2. I have time to read. Of course, I don’t spend all three hours of the commute working. Generally, an hour or so of solid writing is enough to keep me on track with my current projects, assuming I can put in an hour of online-based work once I get home. So the other two hours serve as glorious “me” time. The freelancing has been going extremely well lately, but combined with my regular job and housework and time with the husband, I haven’t had any time to do one of my favorite things: read. And I hate not having time to read. I always feel like my writerly polish goes down the drain if I’m not regularly reading other people’s work. So it’s nice to have the commute time set aside for that. Right now I’m reading Austin Grossman’s Soon I Will Be Invincible (on GrammarHubby's recommendation) and also working my way through Stephanie Meyer’s Twilight series. Once I’m through with those, I’m planning to scrounge up my old library card, pay off the very very past-due late fees on it, and get a slew of books from the library. Anyone have suggestions for anything I must read? I’m not partial to any specific genre; I just like a good story.

3. Is it naptime yet? It’s amazing how getting up at 6:30 am seems more possible when I’m able to tell myself that I can catnap on the train. And if I’m feeling particularly crappy at work, it’s nice to know that I won’t have to force myself to stay awake for a long drive home.

4. The quiet car is my best friend. Earlier this year, SEPTA introduced a Quiet Ride program, which they’ve now rolled out to all their peak-hour trains. It is amazing. I don’t take it all the time---as a writer, almost nothing is more valuable than an overheard snippet of interesting conversation---but it’s a lifesaver on the last leg of my trip in the evening. At that point, I’m pretty much spent. All I want to do is stare out the window or nap on the 45-minute ride from Center City to Delaware. The Quiet Ride system lets me do that without being bothered by loud conversations, music, or cell phones. All I have to do is snag a seat in the first car on the train and I’m guaranteed a peaceful ride home.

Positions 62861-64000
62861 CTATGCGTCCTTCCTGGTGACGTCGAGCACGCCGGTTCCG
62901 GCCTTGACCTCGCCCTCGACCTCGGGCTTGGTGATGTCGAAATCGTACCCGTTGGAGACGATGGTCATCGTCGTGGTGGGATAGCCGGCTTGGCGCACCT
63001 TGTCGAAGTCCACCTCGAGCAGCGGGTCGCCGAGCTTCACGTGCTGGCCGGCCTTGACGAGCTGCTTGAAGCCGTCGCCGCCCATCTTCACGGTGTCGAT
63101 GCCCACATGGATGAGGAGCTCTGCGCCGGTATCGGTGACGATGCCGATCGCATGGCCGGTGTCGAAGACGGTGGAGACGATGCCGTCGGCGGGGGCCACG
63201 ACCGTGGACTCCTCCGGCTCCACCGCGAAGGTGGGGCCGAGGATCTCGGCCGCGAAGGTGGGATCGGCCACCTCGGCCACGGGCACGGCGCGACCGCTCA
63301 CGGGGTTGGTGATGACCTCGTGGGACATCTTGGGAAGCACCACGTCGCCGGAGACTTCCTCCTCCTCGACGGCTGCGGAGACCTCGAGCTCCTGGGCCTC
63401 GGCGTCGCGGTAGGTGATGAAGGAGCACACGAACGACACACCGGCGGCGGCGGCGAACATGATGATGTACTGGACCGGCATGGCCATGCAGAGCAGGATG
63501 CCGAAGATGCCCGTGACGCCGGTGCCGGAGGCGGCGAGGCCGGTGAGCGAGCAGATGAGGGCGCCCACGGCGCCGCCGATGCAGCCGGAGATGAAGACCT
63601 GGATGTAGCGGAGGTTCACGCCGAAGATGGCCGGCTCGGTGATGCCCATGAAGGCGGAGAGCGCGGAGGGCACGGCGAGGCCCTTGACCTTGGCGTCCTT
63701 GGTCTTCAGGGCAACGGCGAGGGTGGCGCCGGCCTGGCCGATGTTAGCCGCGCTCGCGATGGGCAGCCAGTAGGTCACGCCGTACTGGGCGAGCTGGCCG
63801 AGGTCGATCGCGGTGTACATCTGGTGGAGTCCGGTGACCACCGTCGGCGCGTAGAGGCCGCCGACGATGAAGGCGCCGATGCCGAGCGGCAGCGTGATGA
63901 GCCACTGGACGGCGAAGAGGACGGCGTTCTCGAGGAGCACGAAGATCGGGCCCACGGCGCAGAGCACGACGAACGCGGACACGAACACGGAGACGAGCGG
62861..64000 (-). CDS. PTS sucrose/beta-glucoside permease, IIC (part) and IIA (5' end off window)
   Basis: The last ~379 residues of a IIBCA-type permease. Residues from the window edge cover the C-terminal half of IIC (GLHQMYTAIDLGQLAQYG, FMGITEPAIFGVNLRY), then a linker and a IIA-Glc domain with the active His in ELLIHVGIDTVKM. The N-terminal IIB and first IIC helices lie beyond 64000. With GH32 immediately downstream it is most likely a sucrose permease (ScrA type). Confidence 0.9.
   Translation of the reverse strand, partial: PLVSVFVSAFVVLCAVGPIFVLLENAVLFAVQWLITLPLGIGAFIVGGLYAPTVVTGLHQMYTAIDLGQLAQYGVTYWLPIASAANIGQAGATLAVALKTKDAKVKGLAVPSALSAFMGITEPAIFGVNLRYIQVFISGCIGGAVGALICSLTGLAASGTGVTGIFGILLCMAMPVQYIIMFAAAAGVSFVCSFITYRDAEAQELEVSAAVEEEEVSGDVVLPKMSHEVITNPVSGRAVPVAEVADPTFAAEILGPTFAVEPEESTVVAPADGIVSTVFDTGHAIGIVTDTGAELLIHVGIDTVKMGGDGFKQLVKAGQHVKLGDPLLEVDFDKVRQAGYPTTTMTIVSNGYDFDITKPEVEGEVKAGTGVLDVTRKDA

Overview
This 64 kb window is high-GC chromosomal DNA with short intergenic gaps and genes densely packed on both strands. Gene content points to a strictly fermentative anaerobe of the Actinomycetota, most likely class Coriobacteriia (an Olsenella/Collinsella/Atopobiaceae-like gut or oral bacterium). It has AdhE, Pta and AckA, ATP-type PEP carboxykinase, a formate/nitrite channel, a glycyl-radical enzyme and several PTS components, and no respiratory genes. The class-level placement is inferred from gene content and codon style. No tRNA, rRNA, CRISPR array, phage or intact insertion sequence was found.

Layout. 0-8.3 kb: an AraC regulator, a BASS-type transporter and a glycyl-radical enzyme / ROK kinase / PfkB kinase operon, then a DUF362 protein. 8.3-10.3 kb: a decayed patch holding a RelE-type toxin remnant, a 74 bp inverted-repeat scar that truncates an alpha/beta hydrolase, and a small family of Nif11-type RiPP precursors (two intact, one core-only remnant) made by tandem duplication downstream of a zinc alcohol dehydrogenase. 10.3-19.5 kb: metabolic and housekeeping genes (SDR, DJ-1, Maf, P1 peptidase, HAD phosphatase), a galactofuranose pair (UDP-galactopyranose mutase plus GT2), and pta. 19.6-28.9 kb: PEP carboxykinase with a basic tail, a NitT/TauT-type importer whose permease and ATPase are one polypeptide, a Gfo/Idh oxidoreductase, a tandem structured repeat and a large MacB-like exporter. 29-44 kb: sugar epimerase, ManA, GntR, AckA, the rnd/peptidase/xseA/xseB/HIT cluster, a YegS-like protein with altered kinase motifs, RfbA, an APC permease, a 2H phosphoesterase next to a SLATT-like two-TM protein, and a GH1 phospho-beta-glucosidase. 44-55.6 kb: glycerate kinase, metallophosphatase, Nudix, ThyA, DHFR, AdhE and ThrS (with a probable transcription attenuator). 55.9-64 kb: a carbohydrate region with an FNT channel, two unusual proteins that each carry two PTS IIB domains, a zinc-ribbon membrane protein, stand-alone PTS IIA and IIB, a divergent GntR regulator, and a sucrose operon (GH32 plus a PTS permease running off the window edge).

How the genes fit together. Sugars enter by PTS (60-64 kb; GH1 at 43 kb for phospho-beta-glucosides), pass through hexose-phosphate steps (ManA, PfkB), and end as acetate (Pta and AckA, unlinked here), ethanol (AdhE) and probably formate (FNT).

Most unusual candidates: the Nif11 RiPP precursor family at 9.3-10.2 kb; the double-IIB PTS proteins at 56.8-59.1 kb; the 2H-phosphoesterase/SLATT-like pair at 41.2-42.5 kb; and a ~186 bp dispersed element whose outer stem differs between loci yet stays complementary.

5. People watching. When I’m not looking for a quiet car, taking the train offers some of the best people-watching you can get in normal everyday life. I have about 20 minutes in Center City between my two trains in the evening, and I usually take that time to stroll around the station (or even go outside) and just observe. We spend so much time rushing from place to place, looking without seeing, that it’s incredibly valuable to be able to take a few minutes to study what’s around you. Even if all that’s around you is a train station, it’s a wonderful opportunity to surreptitiously watch people as they go about their lives.

And of course, there’s the obvious savings. My monthly train pass saves me untold dollars on gas and wear and tear on the car. I don’t take advantage of the tax savings at work (did that last time and it was way too much of a headache), but even without that, the savings are pretty substantial. And it’s nice to not have to watch the mileage on the car rocket up over the course of a month.

Any other train commuters out there? Do you love it or hate it?


Dottie said...

This was fascinating to read. Sounds like a great set up, once you figured out how to take advantage of the situation. Are you still commuting by train?

If I don't bike commute, I take the train, but it's the L train in Chicago - like an above-ground subway. Still better than driving, but not possible to work or nap while standing up. I love riding "real" trains, the Metra commuter train out to the suburbs and the Amtrak up to Wisconsin, for all the reasons you mentioned.

Angela said...

Hi Dottie! Yes, I still take the train, and although I do have days when I wish I could get home more quickly, I still love being able to relax and not sit in traffic. I love reading about your commutes and wish I lived close enough to my office to commute on my bike!